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Justice For the Gorilla, Never Mind the Humans


#1

Justice For the Gorilla, Never Mind the Humans

We mourn the death last weekend of Harambe, the Western lowland gorilla shot while entertaining and/or threatening a toddler who fell into his enclosure at the Cincinnati Zoo. But because we mourn many other deaths - all the innocent black boys, the Gazans and Iraqis and refugees and that baby - we say to the racist, sanctimonious, Facebook-posting, mom-shaming mob that is the Internet: Get a grip, and some perspective.


#2

Thank you Abby. What the hell is happening to humanity? Is it the internet? Some as yet unknown aggression-inducing chemical in the earths environment? A reaction to a global collective sense of impending planetary doom? What?


#3

For God's sake, why does, I assume, an educated person, continue the same old tired old "humans vs. animals" argument? My priorities lie with nonhuman animals, and I make no apologies for it. The human species has done more harm to planet Earth than any other species (look at the majority of your articles,and you will see this is true).


#4

This post was flagged by the community and is temporarily hidden.


#5

No surprise that the ones who value nonhuman animals more than human animals are white racists, yet again. While it is tragic that the gorilla was killed, white people's valuing of nonhuman life over human life needs to be looked at. One has to wonder if the white response would be the same were it a blond little white girl at risk instead of a Black child. Furthermore, it is white people and the societies they have forced upon the rest of the world that result in most of the damage to nonhuman life, as well as to human life, most of it nonwhite, yet white people are eternally evasive about this, constantly focusing on past faunal extinctions in the Americas and Poynesia rather than on the much worse past faunal extinctions of Europe. This whole gorilla episode and the white response to it brings to mind whites' response to Hurricane Katrina. Whites were sending tons of money for pet rescue in New Orleans while consigning its Black residents to death with comments like, "They shouldn't have been living there anyway" and "We couldn't change New Orleans demographics but God did," not to mention white vigilantes rushing in to help white New Orleans police murder Blacks. Again, it is tragic that the gorilla was shot. That should not have happened, but the white human response is, once again, bestial.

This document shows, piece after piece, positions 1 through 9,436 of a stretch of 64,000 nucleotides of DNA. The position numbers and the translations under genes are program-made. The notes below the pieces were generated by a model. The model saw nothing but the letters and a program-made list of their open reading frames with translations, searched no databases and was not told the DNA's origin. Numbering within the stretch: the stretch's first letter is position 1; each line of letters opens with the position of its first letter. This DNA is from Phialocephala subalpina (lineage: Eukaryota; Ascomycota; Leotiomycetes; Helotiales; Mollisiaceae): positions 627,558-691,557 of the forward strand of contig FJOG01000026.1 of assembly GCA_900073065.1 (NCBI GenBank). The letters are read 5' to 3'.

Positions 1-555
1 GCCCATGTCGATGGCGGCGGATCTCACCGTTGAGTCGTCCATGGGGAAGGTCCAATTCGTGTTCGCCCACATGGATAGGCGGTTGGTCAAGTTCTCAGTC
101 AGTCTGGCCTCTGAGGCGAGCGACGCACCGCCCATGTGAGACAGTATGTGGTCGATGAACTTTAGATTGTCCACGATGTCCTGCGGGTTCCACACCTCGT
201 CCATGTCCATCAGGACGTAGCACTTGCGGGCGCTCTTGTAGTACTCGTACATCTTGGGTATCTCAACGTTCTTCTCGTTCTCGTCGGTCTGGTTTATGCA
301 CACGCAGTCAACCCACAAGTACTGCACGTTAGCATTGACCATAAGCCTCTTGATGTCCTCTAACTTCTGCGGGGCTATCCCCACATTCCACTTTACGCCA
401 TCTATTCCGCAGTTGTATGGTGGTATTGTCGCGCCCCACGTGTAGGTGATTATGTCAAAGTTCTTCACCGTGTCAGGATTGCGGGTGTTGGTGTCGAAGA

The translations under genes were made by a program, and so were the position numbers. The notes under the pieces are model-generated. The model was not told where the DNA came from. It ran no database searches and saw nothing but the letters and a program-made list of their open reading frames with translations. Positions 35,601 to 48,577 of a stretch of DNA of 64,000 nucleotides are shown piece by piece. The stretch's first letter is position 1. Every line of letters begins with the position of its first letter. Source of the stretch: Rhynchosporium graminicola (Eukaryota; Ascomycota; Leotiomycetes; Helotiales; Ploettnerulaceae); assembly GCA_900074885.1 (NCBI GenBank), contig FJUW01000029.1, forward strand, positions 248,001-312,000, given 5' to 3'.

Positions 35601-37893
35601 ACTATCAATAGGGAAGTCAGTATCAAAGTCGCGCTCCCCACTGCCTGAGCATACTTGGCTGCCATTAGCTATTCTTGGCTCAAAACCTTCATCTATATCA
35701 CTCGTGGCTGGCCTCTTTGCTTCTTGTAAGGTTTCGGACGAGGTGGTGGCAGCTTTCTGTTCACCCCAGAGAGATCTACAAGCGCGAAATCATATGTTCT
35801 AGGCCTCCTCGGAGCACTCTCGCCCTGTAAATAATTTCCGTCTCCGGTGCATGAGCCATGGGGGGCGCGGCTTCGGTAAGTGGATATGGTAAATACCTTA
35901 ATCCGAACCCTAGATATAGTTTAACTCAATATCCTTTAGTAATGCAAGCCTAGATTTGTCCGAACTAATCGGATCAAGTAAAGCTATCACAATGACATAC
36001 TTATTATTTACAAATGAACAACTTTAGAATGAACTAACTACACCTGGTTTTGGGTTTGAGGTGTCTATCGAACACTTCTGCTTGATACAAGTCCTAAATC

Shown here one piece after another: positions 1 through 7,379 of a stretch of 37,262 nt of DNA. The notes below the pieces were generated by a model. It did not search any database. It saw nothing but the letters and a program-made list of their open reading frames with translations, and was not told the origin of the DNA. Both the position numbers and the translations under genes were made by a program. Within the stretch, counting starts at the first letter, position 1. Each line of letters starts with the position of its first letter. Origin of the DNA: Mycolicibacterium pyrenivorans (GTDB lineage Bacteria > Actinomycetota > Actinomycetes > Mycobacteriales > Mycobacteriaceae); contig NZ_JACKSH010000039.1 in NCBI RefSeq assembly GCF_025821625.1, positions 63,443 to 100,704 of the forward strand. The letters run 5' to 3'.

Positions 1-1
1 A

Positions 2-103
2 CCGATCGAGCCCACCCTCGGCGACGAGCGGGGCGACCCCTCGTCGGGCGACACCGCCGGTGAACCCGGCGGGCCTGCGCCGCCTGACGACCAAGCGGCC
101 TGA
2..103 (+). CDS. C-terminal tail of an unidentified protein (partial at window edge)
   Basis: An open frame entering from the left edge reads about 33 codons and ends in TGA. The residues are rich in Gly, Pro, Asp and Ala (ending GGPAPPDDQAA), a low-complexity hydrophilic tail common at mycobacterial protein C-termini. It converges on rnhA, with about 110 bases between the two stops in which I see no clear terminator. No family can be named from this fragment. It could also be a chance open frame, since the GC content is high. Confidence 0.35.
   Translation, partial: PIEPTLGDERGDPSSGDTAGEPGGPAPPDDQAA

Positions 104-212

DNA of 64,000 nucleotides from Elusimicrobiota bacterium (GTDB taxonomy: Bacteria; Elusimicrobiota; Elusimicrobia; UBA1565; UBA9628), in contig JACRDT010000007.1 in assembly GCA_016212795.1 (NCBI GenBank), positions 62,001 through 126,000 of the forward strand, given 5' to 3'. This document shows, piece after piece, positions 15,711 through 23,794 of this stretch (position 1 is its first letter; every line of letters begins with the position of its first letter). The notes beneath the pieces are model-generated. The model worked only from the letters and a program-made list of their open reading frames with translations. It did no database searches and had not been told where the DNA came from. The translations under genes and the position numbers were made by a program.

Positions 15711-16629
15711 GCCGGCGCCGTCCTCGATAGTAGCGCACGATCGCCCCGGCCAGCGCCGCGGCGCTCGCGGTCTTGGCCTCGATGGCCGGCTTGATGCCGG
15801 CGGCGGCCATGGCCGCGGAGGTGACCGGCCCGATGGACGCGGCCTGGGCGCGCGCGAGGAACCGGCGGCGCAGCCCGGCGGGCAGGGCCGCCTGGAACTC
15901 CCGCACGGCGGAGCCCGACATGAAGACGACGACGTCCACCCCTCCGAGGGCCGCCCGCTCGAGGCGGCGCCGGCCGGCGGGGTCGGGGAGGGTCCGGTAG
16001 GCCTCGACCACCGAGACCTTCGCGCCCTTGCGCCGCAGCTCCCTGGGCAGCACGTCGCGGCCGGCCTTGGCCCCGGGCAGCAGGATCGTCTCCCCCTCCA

#6

The mother of the child should have been tranquillized for not attending to her child. But no, a beautiful nearly extinct being has to be murdered, because of this woman's incompetence.


#7

Hello, Ms. Zimet, and thanks for your article. Musing upon the reactions to the one event of the child and the gorilla, and the non-reactions to the others which you noted, one may attribute a certain moral poignancy to the observation that human beings are descended from animals. One wishes that the trajectory had been the reverse.

(Please note, the above represents my edit of an earlier version of the post, which edit I made in order to avoid the sort of confusion found in 4thefuture´s response to the first version. It had been perhaps too open to misconstrual. For the record, here is the original version:)

"Hello, Ms. Zimet, and thanks for your article. Musing upon the reactions you note there, one appreciates again and with newfound poignancy the observation that human beings are descended from animals. One wishes it had been the other way around.


#8

You mean you think animals would be better off if they had inherited the attributes of humanity? The humanity that is going full speed ahead at destroying the biosphere on this planet? Better had we not fled so precipitously from our better natures, including from much of the patience and nurturing from our animal side.


#9